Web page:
What size cap can an LM393 for example discharge, without a series resistor. The cap would be charged to no more than 15 volts. Or is that a bad idea, in which case I might ask, how big a cap charged to 15 volts can you use a 2N7000 to discharge, without any additional resistance in series.
The LM393 data sheet does not specify the maximum current the output can carry, when not saturated, only a minimum it will pass while the voltage is below some maximum. But the unsaturated maximum as something around 10 or 20 mA. At 15 volts drop, 20 mA would produce about 15V *.02A = .3 watts of heat in the chip, which is pretty high, to handle continuously. But the chip so rated for something like 570 mW power in an ambient temperature of 25C, so one half might survive this. If you add a series resistor that limits the current to 20 mA (750 ohms), the chip power would cut way down. I wouldn't worry much about dumping a capacitor that was half discharged by 20 mA in a second, or about 2700uF.
It is a poor idea, because of the large variation in unsaturated output current from device to device. If you intend t0 make only one, it may work fine, if your chip is not one with an exceptionally high output current capability. Adding the resistor makes it consistent.
Assume all the energy in the cap (.5*V^2*C) gets dumped into the fet die. Look at figure 16 and 17 on page 6 of:
I think a .001 second pulse is fast enough to assume that no heat escapes the die. For the TO-92 case (figure 16) the thermal resistance for a single pulse (assumes the die starts out at ambient) is about .035 of the 312.5 degrees C per watt for the steady state case. In other words, The temperature rise during the millisecond pulse will be only .032 of 312.5 degrees per watt 0r about 10 degrees per watt. But you need to convert from power to total energy, since that is what you know from the capacitance and voltage.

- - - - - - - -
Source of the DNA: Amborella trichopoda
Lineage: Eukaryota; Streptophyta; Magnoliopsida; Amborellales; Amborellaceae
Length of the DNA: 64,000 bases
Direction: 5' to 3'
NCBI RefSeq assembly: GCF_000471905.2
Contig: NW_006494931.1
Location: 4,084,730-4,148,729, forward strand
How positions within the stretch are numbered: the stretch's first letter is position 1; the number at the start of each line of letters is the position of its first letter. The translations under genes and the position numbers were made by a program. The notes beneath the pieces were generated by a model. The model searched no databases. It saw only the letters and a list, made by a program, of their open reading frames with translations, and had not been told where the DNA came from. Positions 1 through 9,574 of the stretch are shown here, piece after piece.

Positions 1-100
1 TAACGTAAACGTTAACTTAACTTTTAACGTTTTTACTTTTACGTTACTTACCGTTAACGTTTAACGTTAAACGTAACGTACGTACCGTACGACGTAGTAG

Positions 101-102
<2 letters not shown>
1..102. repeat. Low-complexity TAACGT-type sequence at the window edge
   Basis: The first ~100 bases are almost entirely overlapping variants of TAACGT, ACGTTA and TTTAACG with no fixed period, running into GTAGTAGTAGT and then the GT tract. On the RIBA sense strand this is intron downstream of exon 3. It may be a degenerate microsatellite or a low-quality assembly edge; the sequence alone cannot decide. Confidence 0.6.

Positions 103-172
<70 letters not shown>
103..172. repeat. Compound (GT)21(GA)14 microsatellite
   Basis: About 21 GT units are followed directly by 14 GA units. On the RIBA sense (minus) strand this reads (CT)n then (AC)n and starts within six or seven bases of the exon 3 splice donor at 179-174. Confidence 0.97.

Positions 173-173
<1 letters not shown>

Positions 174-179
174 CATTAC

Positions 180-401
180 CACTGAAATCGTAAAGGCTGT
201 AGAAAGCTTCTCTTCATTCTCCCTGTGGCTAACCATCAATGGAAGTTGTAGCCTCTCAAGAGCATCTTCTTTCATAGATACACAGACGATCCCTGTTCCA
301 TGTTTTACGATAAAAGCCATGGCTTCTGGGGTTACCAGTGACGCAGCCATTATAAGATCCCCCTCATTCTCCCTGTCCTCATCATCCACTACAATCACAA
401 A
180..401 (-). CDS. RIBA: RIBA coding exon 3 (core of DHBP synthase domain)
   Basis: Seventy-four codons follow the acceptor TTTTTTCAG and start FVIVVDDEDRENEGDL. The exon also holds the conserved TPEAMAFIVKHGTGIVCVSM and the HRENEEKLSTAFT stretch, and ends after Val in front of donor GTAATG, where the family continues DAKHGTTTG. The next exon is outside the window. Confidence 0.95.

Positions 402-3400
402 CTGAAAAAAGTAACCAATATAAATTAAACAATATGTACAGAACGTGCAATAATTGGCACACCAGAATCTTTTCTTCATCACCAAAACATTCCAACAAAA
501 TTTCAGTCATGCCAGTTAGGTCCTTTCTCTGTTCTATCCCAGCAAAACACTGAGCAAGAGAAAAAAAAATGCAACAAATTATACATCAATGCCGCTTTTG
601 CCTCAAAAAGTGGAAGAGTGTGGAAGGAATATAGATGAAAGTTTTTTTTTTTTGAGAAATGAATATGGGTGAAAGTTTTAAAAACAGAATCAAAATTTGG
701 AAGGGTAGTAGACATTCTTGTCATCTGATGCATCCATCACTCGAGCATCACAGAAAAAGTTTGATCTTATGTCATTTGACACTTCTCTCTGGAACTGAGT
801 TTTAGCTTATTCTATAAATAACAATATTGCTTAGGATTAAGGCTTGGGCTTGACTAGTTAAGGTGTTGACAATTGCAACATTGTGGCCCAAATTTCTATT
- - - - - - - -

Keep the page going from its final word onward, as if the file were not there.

The peak die temperature cannot exceed 150C. Lets say the ambient is 50C, just to be conservative. so the die can experience 100C rise during the discharge without failing. At 10 degrees rise per watt (averaged over a millisecond), and 100 degrees of rise available that means the average power during one millisecond could be 10 watts. But 10 watts dumped over a millisecond is 10 milliwatt seconds (joules) of energy. So starting at 15V, .01 joule= .5*15*15*C, so C max is about 88 uF. The reason this is lower than for the comparator alone is because all the energy will end up in the die, because the discharge will be much faster (something like 3 or 4 amperes peak with 10 volts of gate drive), instead of 20 mA. This leaves little time for the heat pulse to spread out from the die. (About
660 us, so well within the 1 millisecond the estimation was based upon.)
But again, if you added a resistor with more resistance than the fet, most of that heat would be transferred to the resistor. !0 ohms would be high enough to do that, while slowing the discharge to only about 2 milliseconds, or allowing a larger capacitor to be safely dumped.